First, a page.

Conclusion: ask yourself how you could exert greater control over your working life. What could you learn or train in that would help you? What role or field would you feel more in control in?
9. Goals work – e.g. Nicholls (1990)
The brain evolved to solve lots of different problems in different situations and it is very good at it. That’s why only motile organisms have a brain in the first place. There is evidence to suggest that even just writing down a goal will help you achieve it.
Conclusion: if you’ve been thinking about a career change for a long time, action beats thinking.
10. There is magic in starting something
OK, this one can’t be proven, but we believe it intuitively. Once you commit to doing something bold, strange forces move to help you and opportunities open up. People you meet respond differently, the nature of conversations changes, you read about things that could help, you chance upon solutions. If you make choices repeatedly based on your vision, your values, your highest talents, you shift the whole universe to act in your favour. Doing work you love becomes somehow inevitable.
1. We’re poor at decision making – Kahneman & Tversky (1979), Gilbert (2004)
When weighing up the costs and benefits of a decision, we make two errors. First, we overestimate the probability of failure in a new direction because of our negative bias. Second, we underestimate the benefits of change because we fail to imagine or visualise the results of that change in much detail. This has been shown time and again, not least by Dan Gilbert.
Conclusion: we have to think differently about career decision making. Firstly, we need to become more aware of our successes and achievements. Second, we should try to visualise what we actually want in life in greater detail. Sounds obvious. Not many do it.
2. Our brains are pre-wired for survival, not fulfilment – Maslow (1943)
We’re survival machines. Our brains think evolved to anticipate and predict the worst and we try to eliminate this risk. That’s why our cognitive functions and emotions evolved too – and why we’re 3 to 5 times more sensitive to negative stimuli than positive.
But as Maslow predicted, once we have survival we adapt and want fulfilment. And fulfilment isn’t created by avoiding risk, or by surviving. Happiness, after all, is not the absence of sadness. Fulfilment often requires us to imagine something better and to take risks to achieve it.
Conclusion: your brain will protest if you consider something new, but fulfilment probably depends on it. Fulfilment is about contributing something unique to a cause you believe in. And remember we adapt and learn from failure – very few decisions are irreversible.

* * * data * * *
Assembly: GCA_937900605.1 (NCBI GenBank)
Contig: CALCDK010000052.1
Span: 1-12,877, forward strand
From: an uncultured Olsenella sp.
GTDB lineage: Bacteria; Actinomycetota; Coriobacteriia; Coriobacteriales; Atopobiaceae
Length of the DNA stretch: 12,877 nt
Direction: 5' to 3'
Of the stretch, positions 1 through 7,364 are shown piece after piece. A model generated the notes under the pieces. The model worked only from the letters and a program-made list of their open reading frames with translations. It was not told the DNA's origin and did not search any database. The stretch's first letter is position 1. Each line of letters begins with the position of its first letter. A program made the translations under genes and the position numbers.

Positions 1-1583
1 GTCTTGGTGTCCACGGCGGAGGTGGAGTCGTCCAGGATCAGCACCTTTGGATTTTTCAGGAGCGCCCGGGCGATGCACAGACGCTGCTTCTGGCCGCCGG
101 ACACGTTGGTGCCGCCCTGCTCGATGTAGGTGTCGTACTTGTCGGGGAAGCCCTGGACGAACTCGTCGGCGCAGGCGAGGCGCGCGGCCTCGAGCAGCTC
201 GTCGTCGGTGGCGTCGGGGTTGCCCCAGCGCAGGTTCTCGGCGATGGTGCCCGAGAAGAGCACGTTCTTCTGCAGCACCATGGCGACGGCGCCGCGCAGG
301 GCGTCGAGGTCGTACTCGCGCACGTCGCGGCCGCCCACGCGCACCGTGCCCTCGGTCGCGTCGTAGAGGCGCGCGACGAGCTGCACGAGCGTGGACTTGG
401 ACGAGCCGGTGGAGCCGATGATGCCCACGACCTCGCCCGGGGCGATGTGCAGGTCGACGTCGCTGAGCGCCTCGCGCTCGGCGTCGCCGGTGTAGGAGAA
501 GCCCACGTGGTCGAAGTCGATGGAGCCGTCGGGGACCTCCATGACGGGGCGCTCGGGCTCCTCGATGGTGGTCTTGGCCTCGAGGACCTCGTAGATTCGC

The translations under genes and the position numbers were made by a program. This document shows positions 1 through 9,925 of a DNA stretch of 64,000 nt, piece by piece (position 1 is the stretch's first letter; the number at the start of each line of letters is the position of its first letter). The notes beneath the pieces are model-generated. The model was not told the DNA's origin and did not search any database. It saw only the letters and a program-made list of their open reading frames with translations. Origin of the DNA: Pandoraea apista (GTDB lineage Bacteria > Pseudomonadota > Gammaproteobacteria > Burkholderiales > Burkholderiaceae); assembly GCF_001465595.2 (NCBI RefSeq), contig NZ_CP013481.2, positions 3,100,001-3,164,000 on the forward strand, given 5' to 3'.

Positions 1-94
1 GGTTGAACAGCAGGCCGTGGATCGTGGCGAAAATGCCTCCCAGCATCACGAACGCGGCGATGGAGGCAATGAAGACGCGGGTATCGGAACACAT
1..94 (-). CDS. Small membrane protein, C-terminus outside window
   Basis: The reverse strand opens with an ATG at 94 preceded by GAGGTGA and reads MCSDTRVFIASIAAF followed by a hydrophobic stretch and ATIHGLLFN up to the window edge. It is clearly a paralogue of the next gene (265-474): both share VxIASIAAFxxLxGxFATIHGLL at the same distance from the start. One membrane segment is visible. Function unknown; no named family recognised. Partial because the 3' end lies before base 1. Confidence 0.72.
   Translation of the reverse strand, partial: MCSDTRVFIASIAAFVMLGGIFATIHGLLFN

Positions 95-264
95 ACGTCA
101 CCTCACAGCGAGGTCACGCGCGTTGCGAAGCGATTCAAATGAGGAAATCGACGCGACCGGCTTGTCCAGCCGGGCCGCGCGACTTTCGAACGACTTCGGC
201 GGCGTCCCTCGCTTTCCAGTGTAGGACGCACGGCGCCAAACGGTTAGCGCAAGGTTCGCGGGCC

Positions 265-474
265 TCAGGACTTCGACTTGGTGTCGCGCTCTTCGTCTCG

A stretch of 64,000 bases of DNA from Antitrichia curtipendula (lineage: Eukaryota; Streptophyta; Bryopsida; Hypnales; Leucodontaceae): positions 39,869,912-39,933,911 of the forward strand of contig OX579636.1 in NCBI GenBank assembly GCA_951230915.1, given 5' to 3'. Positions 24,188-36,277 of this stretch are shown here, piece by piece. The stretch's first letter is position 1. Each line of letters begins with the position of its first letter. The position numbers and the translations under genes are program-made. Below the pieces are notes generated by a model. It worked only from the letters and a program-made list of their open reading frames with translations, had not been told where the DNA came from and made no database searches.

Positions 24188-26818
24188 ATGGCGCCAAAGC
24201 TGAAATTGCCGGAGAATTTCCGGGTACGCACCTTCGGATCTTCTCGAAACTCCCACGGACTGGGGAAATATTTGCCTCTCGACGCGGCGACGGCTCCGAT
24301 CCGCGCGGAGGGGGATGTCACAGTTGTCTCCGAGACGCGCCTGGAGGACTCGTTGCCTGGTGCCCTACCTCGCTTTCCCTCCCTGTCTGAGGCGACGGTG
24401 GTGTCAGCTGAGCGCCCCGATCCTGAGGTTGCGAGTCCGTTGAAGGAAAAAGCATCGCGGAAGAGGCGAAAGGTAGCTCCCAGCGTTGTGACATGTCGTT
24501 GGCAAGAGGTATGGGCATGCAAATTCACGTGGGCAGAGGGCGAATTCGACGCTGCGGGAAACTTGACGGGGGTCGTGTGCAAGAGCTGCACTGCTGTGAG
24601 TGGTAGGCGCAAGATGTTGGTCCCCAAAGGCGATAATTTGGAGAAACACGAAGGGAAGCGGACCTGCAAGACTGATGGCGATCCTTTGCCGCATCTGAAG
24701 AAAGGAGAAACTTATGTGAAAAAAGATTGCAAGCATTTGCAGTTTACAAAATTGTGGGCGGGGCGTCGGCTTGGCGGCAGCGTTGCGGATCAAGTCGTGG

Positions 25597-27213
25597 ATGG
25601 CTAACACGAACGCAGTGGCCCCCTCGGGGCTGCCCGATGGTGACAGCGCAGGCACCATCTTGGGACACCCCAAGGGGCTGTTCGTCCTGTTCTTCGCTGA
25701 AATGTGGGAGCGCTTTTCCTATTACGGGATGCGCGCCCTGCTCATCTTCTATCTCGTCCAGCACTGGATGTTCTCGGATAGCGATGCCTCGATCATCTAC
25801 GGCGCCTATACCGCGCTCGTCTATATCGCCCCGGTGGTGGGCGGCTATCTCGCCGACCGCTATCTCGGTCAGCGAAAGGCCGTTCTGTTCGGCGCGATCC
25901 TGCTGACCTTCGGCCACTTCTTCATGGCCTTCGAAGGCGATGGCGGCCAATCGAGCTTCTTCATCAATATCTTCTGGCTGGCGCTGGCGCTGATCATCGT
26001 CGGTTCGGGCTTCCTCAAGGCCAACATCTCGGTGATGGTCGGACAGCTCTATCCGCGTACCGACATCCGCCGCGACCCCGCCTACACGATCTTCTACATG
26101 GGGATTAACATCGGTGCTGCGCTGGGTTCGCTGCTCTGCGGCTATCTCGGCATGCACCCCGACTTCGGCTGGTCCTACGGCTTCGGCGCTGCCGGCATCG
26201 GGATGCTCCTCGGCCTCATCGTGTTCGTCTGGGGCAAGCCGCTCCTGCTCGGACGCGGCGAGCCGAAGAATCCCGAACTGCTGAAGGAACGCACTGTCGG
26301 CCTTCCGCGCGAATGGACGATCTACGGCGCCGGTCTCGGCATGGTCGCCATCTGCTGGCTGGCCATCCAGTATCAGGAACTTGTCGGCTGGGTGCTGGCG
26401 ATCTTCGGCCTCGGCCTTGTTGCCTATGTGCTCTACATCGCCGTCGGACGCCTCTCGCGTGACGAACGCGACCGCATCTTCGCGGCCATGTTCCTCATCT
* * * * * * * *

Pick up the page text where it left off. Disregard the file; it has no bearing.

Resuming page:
3. We learn helplessness – Seligman (1975)
Let’s say you fail once at something. Then you try and fail again. The third time you don’t try quite so hard so you fail again. Then you give up. You stop trying. This is known as ‘learned helplessness’ and it is amazingly easy to induce. In fact, it’s possible to induce learned helplessness in about 2 minutes.
When we think about our careers we often come at it from the perspective of a learned helplessness. When all you’ve done is what you know, it’s hard to imagine that you could do anything else.
Conclusion: being aware of where you may have learned helplessness is a good first step. But second, ask yourself how useful these thoughts are to the achievement of your goal.
4. Negative emotions are to be expected – Hayes (1998)
We often treat emotions like fear and anxiety as though they must be avoided, when in reality they are an inevitable part of growth – and of being human. Equally we often treat our internal thoughts as representing the ‘truth’, when in reality they are just thoughts. Many people try to avoid negative emotions or ‘fight’ the pain, but research shows that being willing to accept these thoughts whilst progressing towards your valued outcomes is more effective.
Conclusion: Negative emotions are an inevitable part of any activity where we learn and grow. Acceptance of negative emotions whilst continuing to make progress towards one’s valued goals is a far more effective strategy than avoiding or fighting them. (If you feel the need to beat your negative emotions first, check that the valued outcome is valuable enough and check that you are truly willing to accept the emotions that come with it).
5. Happiness is not a luxury –Fredrickson (2000)
Many people see work as something to be endured. But happiness has consistently been shown to lead to better health, longer life and more productivity. Barbara Fredrickson’s famous ‘broaden and build’ theory explains why people who regularly experience positive emotions show heightened levels of creativity, inventiveness, and “big picture” perceptual focus. These experiments have also shown positive emotions play a role in the development of long-term resource such as psychological resilience and flourishing. However, it is happiness as the side product of meaning and engagement that counts. Hedonic happiness cannot be controlled!